How to prevent premature ejaculation

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premature ejaculation prevention

Premature ejaculation (PE) is a sexual dysfunction which occurs when a man ejaculates sooner than expected during sexual intercourse. It occurs in men who cannot naturally control their ejaculation and cannot last longer than 2 minutes during sex.

Many men still find it uncomfortable speaking to a doctor about PE and other types of sexual dysfunction. However, it shouldn’t be something to feel embarrassed about, as 1 in 3 men experience PE at some point in their life. Studies reveal that although PE reduced sexual satisfaction, many women reported that it did not impact their overall relationship.

Causes of PE

Whilst the exact cause of PE is unknown, it is thought to involve various physical and psychological factors.

Physical causes:

  • High blood pressure
  • Diabetes
  • Thyroid issues
  • Use of recreational drugs
  • Excessive alcohol intake

Psychological causes:

  • Stress
  • Depression
  • Relationship issues
  • Anxiety – typically about sexual performance

Types of PE

There are two main types of PE:

Primary PE – This is where PE has always been an issue since the first sexual experience. Primary PE may occur when early sexual experiences influence behaviour later on in life, or if your culture and upbringing is strict about sex.

Secondary PE – Also known as acquired premature ejaculation, this is when PE has developed after previously never encountering ejaculatory problems. This could be because of physical causes or the stress and anxiety relating to a new relationship forming.


  • Ejaculation happens with little control or with little stimulation.
  • Reduced sexual pleasure because of the lack of control over the ejaculation.
  • Feelings of embarrassment, frustration and guilt.

How to treat PE


Priligy has been specifically designed to help treat PE. It belongs to a group of medicines called ‘selective serotonin reuptake inhibitors’. The active ingredient, dapoxetine increases the activity of the neurotransmitter serotonin in the nervous system to delay ejaculation. Serotonin passes messages between the nerve cells resulting in ejaculation so by increasing the amount of serotonin that reaches the brain will hence delay ejaculation and may help to improve the control over the ejaculation as well.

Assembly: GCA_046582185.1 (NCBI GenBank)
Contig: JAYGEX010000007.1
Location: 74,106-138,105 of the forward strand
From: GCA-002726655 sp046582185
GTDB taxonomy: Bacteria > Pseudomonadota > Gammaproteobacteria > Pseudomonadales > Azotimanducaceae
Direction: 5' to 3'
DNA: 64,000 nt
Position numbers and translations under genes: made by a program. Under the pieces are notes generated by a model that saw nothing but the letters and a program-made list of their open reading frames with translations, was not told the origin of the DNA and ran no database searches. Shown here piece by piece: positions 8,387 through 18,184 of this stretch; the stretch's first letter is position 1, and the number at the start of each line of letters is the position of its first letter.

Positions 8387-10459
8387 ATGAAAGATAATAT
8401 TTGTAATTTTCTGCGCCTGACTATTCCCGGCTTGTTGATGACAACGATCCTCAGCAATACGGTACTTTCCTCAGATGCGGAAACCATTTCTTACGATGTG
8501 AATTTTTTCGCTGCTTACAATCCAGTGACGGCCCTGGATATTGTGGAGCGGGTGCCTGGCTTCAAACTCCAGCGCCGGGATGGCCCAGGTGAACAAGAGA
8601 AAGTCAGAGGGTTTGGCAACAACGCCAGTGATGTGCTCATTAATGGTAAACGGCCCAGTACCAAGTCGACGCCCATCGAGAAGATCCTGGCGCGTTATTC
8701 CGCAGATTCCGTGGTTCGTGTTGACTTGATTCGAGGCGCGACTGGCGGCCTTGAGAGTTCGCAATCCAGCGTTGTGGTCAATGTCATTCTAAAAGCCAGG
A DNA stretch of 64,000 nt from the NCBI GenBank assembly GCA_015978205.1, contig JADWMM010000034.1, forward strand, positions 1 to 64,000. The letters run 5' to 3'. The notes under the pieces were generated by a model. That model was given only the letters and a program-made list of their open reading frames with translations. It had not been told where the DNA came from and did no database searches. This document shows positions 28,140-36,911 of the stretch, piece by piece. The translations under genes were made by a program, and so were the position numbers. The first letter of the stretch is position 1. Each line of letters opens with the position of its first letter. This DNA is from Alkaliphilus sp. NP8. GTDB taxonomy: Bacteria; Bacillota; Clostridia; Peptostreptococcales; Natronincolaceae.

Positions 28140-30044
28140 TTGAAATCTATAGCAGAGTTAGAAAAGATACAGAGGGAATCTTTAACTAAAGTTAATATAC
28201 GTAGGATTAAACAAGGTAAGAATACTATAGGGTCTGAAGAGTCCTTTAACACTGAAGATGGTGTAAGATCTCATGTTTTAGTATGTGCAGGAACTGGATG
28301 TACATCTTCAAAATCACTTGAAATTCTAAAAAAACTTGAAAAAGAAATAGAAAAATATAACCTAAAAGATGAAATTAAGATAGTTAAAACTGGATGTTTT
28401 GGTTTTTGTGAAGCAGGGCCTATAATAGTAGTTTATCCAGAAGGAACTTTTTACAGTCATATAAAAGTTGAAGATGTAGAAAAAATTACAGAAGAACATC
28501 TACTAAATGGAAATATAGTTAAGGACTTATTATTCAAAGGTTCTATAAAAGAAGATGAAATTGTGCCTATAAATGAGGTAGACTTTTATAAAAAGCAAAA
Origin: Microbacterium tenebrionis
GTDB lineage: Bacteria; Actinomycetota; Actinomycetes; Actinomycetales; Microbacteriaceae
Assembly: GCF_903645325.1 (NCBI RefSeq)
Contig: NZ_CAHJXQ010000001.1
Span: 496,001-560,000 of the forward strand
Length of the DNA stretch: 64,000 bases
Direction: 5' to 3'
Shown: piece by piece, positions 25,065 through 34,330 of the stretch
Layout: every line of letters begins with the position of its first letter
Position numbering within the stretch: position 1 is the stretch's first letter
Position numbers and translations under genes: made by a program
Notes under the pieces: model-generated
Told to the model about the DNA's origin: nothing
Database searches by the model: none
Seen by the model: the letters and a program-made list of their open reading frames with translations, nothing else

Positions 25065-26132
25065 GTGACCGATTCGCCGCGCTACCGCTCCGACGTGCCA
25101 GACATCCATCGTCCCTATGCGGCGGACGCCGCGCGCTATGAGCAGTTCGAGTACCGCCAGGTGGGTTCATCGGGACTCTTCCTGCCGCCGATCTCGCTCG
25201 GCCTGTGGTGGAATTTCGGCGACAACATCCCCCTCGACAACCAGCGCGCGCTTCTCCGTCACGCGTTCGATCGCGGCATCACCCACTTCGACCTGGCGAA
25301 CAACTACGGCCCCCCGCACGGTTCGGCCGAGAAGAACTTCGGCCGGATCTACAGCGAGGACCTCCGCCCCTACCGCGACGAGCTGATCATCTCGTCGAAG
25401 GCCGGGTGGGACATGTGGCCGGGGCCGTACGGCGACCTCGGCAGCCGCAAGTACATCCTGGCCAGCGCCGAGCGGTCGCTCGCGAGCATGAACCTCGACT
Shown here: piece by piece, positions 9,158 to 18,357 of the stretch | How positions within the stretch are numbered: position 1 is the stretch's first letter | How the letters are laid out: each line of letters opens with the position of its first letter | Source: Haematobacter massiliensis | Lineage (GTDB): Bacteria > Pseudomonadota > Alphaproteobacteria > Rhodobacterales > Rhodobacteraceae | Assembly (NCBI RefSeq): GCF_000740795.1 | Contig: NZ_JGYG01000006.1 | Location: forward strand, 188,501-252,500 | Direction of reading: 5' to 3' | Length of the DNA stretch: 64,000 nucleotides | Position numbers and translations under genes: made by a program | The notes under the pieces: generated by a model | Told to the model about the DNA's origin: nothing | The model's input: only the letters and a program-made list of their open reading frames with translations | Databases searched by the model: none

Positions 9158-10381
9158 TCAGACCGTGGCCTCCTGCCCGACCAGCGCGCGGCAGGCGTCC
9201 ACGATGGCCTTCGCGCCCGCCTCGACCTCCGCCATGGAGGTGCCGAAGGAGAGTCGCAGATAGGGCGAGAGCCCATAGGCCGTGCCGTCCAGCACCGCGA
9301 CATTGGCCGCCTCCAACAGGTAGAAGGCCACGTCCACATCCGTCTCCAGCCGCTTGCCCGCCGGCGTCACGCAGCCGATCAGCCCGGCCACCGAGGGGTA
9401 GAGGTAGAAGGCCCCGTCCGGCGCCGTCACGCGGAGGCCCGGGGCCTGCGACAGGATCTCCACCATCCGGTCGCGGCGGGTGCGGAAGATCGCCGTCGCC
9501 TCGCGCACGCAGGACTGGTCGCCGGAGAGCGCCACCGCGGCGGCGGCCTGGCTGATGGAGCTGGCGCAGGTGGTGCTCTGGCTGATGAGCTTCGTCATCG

Not all men are suitable to use Priligy, in particular men suffering from liver, kidney or heart problems and it should not be used in conjunction with antidepressants.

Behavioural techniques

Stop-start technique: This is when a man has the urge to ejaculate through sex or sexual stimulation, then allows the feeling to subside, then starts again. This is repeated several times until you are able to build control during sex without stopping.

Squeeze method: The penis is stimulated until the urge of ejaculation, then stops and squeeze the head of the penis until the sensation lessens. Over time you should recognise the impulse and be able to control it without squeezing.

Topical anaesthetics and condoms

Topical anaesthetics such as prilocaine and lidocaine are effective as they desensitise the penis. Usually, it is applied 30 minutes before planning to have sex and washed off before you have sex once the feeling in the penis has decreased. If it is left on, it may reduce the sensation for your partner as well.

Condoms are also effective, especially thicker ones to reduce the sensitivity during sex.

Psychological assistance

As discussed, PE can be caused by psychological factors including depression, stress and anxiety. PE can lower your self-confidence making you feel frustrated about your sexual performance and often feel reluctant about starting new relationships. Your partner may suffer in silence as they fear they may upset or offend you. In this case, it is important to talk to a specialist and seek help. Couples therapy may be beneficial if the root cause of your PE is relationship problems.

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